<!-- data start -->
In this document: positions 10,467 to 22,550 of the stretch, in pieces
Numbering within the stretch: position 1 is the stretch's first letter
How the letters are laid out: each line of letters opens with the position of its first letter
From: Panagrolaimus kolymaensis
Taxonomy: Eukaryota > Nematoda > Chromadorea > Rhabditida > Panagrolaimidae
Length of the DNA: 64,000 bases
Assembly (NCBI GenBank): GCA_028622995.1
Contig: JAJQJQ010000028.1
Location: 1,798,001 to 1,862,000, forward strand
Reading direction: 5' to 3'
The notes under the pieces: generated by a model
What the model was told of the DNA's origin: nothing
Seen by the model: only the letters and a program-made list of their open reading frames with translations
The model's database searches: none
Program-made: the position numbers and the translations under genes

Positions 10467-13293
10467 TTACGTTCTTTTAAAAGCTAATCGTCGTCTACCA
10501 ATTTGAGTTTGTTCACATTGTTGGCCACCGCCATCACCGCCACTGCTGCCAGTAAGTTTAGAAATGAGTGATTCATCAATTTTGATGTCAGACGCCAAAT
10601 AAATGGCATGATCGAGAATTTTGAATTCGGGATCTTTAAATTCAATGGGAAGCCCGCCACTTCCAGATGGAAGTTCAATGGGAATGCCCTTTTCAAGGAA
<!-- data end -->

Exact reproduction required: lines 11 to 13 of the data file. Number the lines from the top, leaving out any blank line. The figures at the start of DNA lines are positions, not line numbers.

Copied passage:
The notes under the pieces: generated by a model
What the model was told of the DNA's origin: nothing
Seen by the model: only the letters and a program-made list of their open reading frames with translations